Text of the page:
The cheapest Mac from Apple has always been the Mac Mini, since it’s only the main desktop machine you’d be paying for and you bring the rest of the items (display, keyboard, and mouse). The last time it received an update was exactly four years ago and it was an internal spec bump. With the MacBook Air, it received an internal spec bump more than a year ago.
Naysayers thought that Apple has decided to silently retire the Air, given that the 12-inch MacBook could easily replace it. You can shelf those worries as Apple has surprised everyone by revealing major changes to both the MacBook Air and the Mac Mini.
MacBook Air is even better
We all remember how the late Steve Jobs unveiled this in 2008 – pulling it out of the standard mailing envelope onstage. The same tapered design has remained unchanged with only slight revisions to the base that adapted to newer ports. This new model brings it to the modern and future age by adopting some of the newer ports and components, while also offering three different colours.
Since the Macbook likely sits somewhere between the MacBook and MacBook Pro, it would take the best of both the low-end and high-end features that would bridge the families together. The biggest change is that it comes with a Retina Display just like the MacBook Pro and Touch ID just like the Pro models. The trackpad is now a complete Force Touch trackpad unlike the previous clickable ones, which should give it more volume to cram in a bigger battery cell.
Mac Mini goes pro in the same size
I still have my Late 2009 model lying around, but the performance hasn’t kept up after so many years. They always used mobile-based components to keep it within the dimensions of the chassis and the power consumption since they shrunk and integrated the power brick. The only major redesign happened in 2010 when it was shrunk and slimmed down, and it has stood the same design for quite some time.
Since the Mac Mini was packed with various ports, they’ve done some changes to future-proof it:
- No more SD card slot like the previous model
- There are four Thunderbolt 3/USB-C ports for easy use to connect high-speed peripherals, and
- They have also kept the standard USB-A ports as well working as USB3
- Ethernet can support 10Gbps as a BTO option
It’s clear that this machine is being geared towards some form of pro-level use as it’s the most portable desktop that has been seen in data centres and even backstage during concerts.
The internal specifications have been brought forward just like their recent Mac updates. All the Mac Mini models start with a quad-core configuration, and they can easily be upgraded to the hexacore BTO option. You can also max out the RAM to 64GB (2x higher than the MacBook Pro but halfway from the iMac Pro). If you were hoping that they would integrate a discrete GPU, you can still get that benefit with an external GPU hooked up via one of the four Thunderbolt 3 ports that will work in tandem with the built-in Intel GPU.
Other Notable Discoveries
A big discovery is that the chassis for both the MacBook Air and Mac Mini was made with 100% recycled aluminium. Since many of the MacBook models and the previous Mac Mini are made with a unibody construction using CNC technology, there will always be shavings left around that are just wasted after a block of aluminium is milled. Using those shavings is a great way to cut down on the time to produce a new chassis and also saves on mining more aluminum. So don’t expect that aluminum cans have been recycled to create these new gadgets. The best of the Mac Mini is made with post-consumer plastic (recycled from consumed packaging).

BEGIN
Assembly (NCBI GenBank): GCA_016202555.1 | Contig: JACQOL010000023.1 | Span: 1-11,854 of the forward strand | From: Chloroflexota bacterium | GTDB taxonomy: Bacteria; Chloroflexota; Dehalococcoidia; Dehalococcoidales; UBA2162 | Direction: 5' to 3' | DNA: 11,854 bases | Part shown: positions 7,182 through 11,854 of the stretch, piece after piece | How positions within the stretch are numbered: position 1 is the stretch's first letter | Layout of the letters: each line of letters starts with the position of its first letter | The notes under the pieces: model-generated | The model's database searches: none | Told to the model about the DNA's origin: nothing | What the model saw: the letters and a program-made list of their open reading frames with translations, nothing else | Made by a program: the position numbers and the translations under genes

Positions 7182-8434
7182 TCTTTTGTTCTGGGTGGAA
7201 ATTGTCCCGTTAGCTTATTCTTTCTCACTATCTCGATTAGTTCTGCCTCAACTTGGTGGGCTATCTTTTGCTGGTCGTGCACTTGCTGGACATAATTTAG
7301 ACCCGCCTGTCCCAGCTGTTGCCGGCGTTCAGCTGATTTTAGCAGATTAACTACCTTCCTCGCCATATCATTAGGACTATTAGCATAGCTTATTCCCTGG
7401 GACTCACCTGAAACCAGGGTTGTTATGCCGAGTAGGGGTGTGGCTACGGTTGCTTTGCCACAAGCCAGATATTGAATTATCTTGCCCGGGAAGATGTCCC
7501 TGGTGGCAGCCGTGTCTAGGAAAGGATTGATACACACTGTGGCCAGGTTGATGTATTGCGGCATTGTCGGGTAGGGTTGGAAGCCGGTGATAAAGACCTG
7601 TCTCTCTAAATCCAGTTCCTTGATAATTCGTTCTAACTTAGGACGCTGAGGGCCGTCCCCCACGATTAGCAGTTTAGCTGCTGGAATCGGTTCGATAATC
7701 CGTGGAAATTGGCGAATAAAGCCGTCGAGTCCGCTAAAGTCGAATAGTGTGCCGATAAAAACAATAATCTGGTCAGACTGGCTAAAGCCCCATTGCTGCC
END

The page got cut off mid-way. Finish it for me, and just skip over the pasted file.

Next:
Just like the MacBook Pro, the MacBook Air has the new improved butterfly keyboard design as well. Given the tapered design, they still have the traditional function keys (the Touch Bar is likely to remain as a USP exclusive to the MacBook Pro). In addition, you also have the standard headphone jack on the opposite side.
With security being a major topic, both of them come with the T2 Security Chip that takes over some of the less-intensive routines like video decoding and bootup process. It’s looking to become a standard across the Mac line, so we should see this trickle down into future updates for the MacBook and even the iMac.
If you loved to upgrade the memory on the Mac Mini, that remains unchanged with as long as you can find compatible aftermarket memory modules. Since it uses DDR4 just like the new MacBook Pro and supports up to 64GB, you can turn this into a beast that’s equally comparable to the 13-inch model.
For all those wanting to geek out at the specs of these newly unveiled Macs, check out the table below
|MacBook Air||Mac Mini|
|Processor||1.6 Ghz dual-core Intel Core i5||Starting from 3.6 GHz quad-core Core i3 (configurable up to 3.2 GHz hexacore Core i7)|
|RAM||8GB 2133 MHz LPDDR3 (configurable up to 16 GB LPDDR3)||8GB 2666 MHz DDR4 (configurable up to 64GB)|
|Storage||128/256 GB (configurable up to 1.5 TB)||128/256 GB (configurable up to 2TB)|
|Display||13.3-inch Retina Display||-|
|Ports||2 x Thunderbolt 3/USB Type-C ports, headphone jack||Ethernet, 4 x Thunderbolt 3/USB Type-C, 2 x USB3 Type-A, HDMI 2.0, headphone jack|
|Colours||Silver, Space Gray, Rose Gold||Space Gray|
|Notes||Allows you to self-upgrade the RAM with after-market DDR4 RAM modules|
Image credit: Apple Newsroom